Stocks trade higher on Russia, oil gains; Dow adds 100 points

U.S. stocks traded higher on Thursday as investors cheered a cease-fire agreement between Russia and Ukraine and firming oil prices.

“I think the market is taking its cue off Putin’s announcement of a cease-fire agreement,” said Peter Cardillo, chief market economist at Rockwell Global Capital. He also expected a compromise to come out of Greece and the euro zone soon.

Greece was unable to reach a deal with the European Union to stay in an EU bailout program, the Eurogroup’s Jeroen Dijsselbloem said on Wednesday, noting talks will continue on Monday. The Dow Jones Industrial Average rose more than 100 points, with Cisco (CSCO) gaining more than 9 points on better-than-expected earnings to lead gains. The Nasdaq traded more than 1 percent higher after opening at its highest level since March 2000, the peak of the dotcom bubble. Apple (AAPL) continued to trade at all-time highs. The S&P 500 traded at highs, up more than 1 percent for 2015. Read More Greece, euro zone may be in a stalemate, but… Crude oil futures settled up $ 2.37, or 4.9 percent, to $ 51.21 a barrel on the New York Mercantile Exchange in early afternoon trade.

“I think we need to hold $ 50 in order to hold that upside,” said JJ Kinahan, chief derivatives strategist at TD Ameritrade. The CBOE Volatility Index (VIX) (^VIX), widely considered the best gauge of fear in the market, traded near 16.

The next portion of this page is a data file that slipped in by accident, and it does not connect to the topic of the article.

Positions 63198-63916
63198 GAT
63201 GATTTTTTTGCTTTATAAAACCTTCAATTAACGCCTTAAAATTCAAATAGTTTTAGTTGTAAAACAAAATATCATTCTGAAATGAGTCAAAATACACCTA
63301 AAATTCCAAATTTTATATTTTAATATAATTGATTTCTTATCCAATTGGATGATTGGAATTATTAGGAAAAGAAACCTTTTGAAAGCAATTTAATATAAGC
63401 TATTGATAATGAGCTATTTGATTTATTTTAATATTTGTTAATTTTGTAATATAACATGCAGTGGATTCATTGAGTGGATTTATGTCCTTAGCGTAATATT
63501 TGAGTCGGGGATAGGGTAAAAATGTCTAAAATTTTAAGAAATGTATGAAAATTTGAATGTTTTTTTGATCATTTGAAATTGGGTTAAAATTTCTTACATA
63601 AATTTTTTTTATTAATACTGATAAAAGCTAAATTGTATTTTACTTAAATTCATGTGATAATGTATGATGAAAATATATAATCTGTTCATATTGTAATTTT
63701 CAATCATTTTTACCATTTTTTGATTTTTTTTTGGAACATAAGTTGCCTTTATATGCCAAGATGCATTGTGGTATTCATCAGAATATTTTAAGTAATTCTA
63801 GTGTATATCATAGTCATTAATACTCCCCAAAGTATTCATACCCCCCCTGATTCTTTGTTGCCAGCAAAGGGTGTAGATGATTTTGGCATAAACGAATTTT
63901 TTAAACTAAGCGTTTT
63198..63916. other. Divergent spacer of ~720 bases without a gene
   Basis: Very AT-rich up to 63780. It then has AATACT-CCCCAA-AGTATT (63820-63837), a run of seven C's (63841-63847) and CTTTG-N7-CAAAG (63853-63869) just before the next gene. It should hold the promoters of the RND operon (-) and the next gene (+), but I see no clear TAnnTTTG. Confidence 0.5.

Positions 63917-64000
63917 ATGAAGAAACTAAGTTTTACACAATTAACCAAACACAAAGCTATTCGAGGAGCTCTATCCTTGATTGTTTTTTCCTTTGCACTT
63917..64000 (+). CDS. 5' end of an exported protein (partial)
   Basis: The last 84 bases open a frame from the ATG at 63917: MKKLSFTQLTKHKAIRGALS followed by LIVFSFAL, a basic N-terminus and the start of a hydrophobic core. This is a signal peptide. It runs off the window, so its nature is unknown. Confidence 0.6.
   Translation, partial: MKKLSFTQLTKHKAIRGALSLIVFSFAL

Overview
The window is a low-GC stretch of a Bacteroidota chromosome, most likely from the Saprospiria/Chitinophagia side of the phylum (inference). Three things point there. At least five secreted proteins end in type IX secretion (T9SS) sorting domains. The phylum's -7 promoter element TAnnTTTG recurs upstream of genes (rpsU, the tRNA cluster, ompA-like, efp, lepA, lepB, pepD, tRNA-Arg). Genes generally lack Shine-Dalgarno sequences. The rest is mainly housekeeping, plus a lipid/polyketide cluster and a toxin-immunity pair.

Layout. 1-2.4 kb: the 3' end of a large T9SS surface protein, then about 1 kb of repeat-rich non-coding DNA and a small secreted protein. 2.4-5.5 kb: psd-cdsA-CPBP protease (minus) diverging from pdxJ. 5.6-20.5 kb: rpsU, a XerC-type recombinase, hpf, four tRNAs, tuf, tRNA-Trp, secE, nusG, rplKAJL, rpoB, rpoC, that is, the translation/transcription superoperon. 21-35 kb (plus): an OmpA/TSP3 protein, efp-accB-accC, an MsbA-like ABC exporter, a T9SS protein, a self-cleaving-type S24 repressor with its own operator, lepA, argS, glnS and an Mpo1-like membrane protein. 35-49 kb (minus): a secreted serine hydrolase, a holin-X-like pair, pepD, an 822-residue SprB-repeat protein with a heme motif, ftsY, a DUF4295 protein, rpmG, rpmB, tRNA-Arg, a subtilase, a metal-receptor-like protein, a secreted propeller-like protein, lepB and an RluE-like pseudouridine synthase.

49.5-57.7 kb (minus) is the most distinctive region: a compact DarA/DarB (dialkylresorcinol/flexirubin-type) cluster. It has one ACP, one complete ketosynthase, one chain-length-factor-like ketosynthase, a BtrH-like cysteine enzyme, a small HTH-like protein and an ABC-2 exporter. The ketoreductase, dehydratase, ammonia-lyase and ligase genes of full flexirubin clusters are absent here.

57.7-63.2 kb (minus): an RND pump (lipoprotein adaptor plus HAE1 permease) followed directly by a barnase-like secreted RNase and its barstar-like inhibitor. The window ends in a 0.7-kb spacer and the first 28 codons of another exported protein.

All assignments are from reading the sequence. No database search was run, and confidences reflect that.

Futures trimmed some gains as retail sales for January came in weaker than expected , down 0.8 percent and near December’s 0.9 percent decline. Retail sales ex-autos declined 0.9 percent, though when excluding vehicles and gasoline, sales posted a moderate increase to 0.2 percent last month after a revised 0.3 percent drop in December.To be sure, Art Hogan, chief market strategist at Wunderlich Securities, noted that the ex-autos and gas retail sales increase of 0.2 percent was encouraging, showing that the data “net-net (was) higher than expected at the core.” Jobless claims were 304,000 last week, more than expected and an increase of 25,000 from last week. “Weaker data is jibing exactly with what we’ve been measuring in the last few quarters of (declining) estimates,” said Nick Raich, CEO of The Earnings Scout.